Brought together by twins already or soon to be born this year, a group of women including (from left to right) Nichole Cantu, Nicole Ridenour, Heidi Narum, Stacy Jacobs, Amanda Hammond, Billie Jo Givens and Angela Willams meet under the shade of a tree, sharing fears, successes and stories outside the Women’s Clinic of Walla Walla.
Photo by Matthew Zimmerman Banderas.
WALLA WALLA — It’s quite the Mother’s Day for a number of local families — 11, at the least.
That’s how many mothers have delivered or are due to deliver twins in the practices of obstetricians at the Women’s Clinic of Walla Walla Clinic, said Amy Wills, office manager.
On Tuesday, several of the doubly-blessed gathered at the Willow Street facility for a group shot, a picturesque combination of tiny faces and distended bellies.
Last year, the clinic saw seven twin births, Wills noted. Only two of this year’s double batches of babies came about as a result of fertility treatments, she added.
For Heidi and Scott Narum, their new daughters are the result of a fishing trip to Canada and a canceled appointment. While Chloe and Zoe blinked in the bright spring sunshine, their parents rolled their eyes and grinned while telling the story.
With three sons — Nathan, 8, Cooper, 3, and 4-month-old Wyatt — already on board, Scott had scheduled a vasectomy in August, he said.
His father, Wayne Narum, had other plans.
“My dad called me up and had this fishing trip and convinced me to go,” recalled Scott, 33, rocking one of his daughters gently in his arm. “We all jumped in the truck and took off.”
The fishing, however, turned out to be a bust.
“It was not a fun fishing trip, and that’s why we were in a motel,” he said.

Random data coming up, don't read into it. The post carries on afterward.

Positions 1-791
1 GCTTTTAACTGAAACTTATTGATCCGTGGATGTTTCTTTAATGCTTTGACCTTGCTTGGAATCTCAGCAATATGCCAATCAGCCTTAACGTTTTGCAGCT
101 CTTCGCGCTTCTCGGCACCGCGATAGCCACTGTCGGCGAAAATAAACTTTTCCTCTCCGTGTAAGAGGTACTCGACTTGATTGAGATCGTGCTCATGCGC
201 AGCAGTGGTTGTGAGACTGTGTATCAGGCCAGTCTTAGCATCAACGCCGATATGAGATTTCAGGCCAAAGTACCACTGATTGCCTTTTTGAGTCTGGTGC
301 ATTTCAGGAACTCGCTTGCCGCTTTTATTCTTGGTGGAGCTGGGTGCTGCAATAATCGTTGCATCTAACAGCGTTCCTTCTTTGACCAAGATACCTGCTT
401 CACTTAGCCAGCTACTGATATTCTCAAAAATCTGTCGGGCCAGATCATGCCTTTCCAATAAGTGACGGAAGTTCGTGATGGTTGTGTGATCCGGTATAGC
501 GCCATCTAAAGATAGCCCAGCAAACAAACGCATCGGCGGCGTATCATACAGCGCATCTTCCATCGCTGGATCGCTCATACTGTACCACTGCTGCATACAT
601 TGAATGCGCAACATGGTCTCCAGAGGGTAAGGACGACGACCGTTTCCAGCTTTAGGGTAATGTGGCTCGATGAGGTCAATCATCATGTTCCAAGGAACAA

As is often the case, one action led to another. On the day Scott was due to end his ability to father children, Heidi, 33, became the bearer of twins, which equaled nearly 10 pounds of baby by delivery day of April 7, six weeks early.
“They’re not even supposed to be here yet,” she said.
The fertility issue is now closed, she added, shooting a bemused look at her husband. “I decided to take care of business because he was slacking on his end.”
Slacking is no longer optional for folks at this gathering. Along with the Narums, those already pulling double duty include Nicole Ridenour, who delivered Jordyn and Jasmine on Feb. 11. Together the girls weighed almost 12 pounds.
Nichole Cantu met son Jaxon and daughter Maci, weighing in at a combined total of just over 12 pounds, on Feb. 15.
Among those who still look like they are growing watermelons for the county fair are Amanda Hammond, scheduled to have her son and daughter on May 20.
Stacy Jacobs is expected to deliver two daughters on May 27 — her grandmother was a twin. “Thanks, Grandma,” Jacobs said.
Billie Jo Givens is due to deliver a boy and girl on July 26, and Angela Williams will follow her father’s genetic tradition in mid-September with a pair of sons.
Watching the new babies and their parents on this day is a view of what’s to come, Jacobs said. “We’re all looking at them saying, ‘Hmm, this is how it’s going to be.’”
In the United States, there were 132,562 twin births in 2010, according to Centers for Disease Control and Prevention. The twin birth rate rose 76 percent from 1980 through 2009, from 18.9 to 33.3 per 1,000 births, the agency reported.
Sheila Hagar can be reached at firstname.lastname@example.org or 526-8322.